Photo: Budding, Unsplash
Bring on the weed.
In a tweet on Thursday, Cincinnati Mayor John Cranley called on Ohio legislators to legalize marijuana and let state residents benefit from its economic perks.
“If we legalized marijuana, we could invest that tax revenue right back into our communities,” Cranley said. “We could rebuild our roads and fund public education. We could expand healthcare for our communities.”
“It’s time we legalize marijuana in Ohio,” he concluded.
Some Ohio Democrats are working to pass laws that would allow for recreational use and taxable weed. This week, state Reps. Casey Weinstein of Hudson and Terrence Upchurch of Cleveland introduced a bill to legalize personal and business cultivation of marijuana while regulating weed sales. The bill also could seal the records for those who have been convicted of lower marijuana crimes and permit them to participate in Ohio’s new industry.
If the bill moves forward and passes significant GOP barriers, adults age 21 and older would be able to hold up to five ounces of weed and grow up to 12 marijuana plants, but only for personal use. Cities would be able to cap how many marijuana businesses there are within town limits.
Ohio already approves and regulates medical marijuana within the state, and under Casey’s and Weinstein’s bill, those approved medical dispensaries and cultivators could be licensed for recreational sales, too.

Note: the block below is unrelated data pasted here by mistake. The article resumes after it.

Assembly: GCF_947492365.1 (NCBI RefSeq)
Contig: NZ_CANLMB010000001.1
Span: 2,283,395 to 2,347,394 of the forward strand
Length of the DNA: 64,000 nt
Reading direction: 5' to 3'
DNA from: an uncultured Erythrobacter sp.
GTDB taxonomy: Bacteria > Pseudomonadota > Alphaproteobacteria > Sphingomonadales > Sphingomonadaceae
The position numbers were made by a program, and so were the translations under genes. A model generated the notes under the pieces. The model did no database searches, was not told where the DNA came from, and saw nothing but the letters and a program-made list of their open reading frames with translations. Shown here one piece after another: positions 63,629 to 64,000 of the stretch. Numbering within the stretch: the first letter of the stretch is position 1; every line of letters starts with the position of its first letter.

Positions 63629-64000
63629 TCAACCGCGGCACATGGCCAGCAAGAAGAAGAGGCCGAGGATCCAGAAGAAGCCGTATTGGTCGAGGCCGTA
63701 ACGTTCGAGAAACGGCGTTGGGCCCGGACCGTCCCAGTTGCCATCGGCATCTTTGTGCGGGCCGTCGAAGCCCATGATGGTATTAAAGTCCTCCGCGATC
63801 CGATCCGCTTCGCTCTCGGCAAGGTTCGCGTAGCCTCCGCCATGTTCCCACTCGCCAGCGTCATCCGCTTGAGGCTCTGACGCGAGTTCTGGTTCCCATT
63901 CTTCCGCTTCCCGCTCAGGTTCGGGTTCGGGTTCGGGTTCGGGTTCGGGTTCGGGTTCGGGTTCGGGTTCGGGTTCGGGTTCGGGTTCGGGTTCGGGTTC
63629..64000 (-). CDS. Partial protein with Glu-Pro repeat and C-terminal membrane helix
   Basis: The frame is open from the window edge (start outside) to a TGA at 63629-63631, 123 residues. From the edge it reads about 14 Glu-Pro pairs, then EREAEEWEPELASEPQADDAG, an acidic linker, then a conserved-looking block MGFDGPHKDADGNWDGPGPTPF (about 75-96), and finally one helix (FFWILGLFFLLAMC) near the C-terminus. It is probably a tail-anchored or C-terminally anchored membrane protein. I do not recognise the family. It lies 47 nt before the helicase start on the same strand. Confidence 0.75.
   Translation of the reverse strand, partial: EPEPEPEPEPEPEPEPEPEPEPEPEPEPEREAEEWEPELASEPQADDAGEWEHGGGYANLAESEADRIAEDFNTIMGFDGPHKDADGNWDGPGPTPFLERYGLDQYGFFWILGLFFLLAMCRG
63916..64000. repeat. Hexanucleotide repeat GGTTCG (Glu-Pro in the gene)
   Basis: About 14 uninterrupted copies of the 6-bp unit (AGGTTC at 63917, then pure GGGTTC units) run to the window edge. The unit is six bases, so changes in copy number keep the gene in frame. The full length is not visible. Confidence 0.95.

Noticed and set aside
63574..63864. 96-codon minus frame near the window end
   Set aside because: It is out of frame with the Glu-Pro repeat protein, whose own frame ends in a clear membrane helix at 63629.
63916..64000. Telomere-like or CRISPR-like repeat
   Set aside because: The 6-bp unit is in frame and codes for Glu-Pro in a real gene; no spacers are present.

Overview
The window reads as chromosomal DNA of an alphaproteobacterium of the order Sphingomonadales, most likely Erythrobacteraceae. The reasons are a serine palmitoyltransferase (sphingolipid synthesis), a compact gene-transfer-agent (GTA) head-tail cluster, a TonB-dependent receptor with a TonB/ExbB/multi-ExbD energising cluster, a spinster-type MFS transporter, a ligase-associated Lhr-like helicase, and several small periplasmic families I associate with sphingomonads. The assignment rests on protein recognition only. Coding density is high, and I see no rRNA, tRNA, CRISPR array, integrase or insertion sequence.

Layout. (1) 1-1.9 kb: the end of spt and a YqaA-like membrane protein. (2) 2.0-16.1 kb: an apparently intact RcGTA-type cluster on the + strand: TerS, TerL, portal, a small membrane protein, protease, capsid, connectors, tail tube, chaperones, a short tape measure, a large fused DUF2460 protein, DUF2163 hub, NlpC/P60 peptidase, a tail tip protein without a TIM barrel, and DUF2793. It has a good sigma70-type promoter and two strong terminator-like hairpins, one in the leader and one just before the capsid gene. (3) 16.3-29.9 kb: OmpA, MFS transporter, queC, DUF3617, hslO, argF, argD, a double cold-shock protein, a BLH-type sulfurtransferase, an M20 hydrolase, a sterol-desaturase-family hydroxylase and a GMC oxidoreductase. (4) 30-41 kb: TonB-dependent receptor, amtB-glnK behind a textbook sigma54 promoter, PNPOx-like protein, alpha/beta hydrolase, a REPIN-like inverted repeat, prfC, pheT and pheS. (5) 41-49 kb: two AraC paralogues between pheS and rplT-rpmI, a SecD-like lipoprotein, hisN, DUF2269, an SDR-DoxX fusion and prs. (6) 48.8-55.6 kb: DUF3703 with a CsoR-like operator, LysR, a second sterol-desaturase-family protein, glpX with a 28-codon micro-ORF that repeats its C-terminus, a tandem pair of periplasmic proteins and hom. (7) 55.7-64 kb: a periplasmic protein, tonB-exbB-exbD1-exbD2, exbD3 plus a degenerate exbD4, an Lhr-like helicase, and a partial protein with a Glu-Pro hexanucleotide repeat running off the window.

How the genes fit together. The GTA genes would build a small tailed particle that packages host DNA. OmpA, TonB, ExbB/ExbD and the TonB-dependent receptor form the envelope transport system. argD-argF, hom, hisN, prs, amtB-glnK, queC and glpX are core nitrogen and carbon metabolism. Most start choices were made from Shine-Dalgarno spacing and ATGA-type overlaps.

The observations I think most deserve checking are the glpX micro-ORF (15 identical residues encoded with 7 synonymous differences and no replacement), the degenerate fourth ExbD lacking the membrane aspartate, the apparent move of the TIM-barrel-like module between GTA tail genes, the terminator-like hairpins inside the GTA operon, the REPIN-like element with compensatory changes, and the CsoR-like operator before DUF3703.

State, local and a 10% excise tax would be applied to all weed purchases. The bill includes financial provisions that would benefit education, veterans and road repairs. There also are incentives for people who are not white to become business owners or get involved in other ways.
The state’s new weed industry would be overseen by the Ohio Department of Commerce.
Democrats at the federal level also are exploring new cannabis options that could affect state markets.
A day after unveiling proposed legislation to end federal cannabis prohibition, Senate Majority Leader Chuck Schumer, a New York Democrat, said that doing so was a top priority.
“I am the first majority leader to say it’s time to end the federal prohibition on marijuana and as majority leader, I’m going to push this issue forward and make it a priority for the Senate,” Schumer said Thursday, according to The Hill.
On July 14, Schumer introduced the Cannabis Administration and Opportunity Act, which would legalize marijuana by removing it from the Controlled Substances Act, allowing for it to be taxed and regulated.
The bill would allow financial services such as bank accounts and loans for legal cannabis businesses. Even though many states, including Michigan, have legalized marijuana for recreational use, it remains a Schedule 1 banned drug in the eyes of the federal government, which can put many legal businesses in hot water when it comes to banking.
The proposed legislation would also immediately expunge the criminal records of people with low-level marijuana offenses.
Sen. Cory Booker of New Jersey and Ron Wyden of Oregon, both Democrats, are sponsors.
“At long last, it would take steps to right the wrongs of the failed war on drugs,” Schumer said.
A portion of this story was originally published by CityBeat sister paper Detroit Metro Times.
Sign up for our weekly newsletters to get the latest on the news, things to do and places to eat delivered right to your inbox.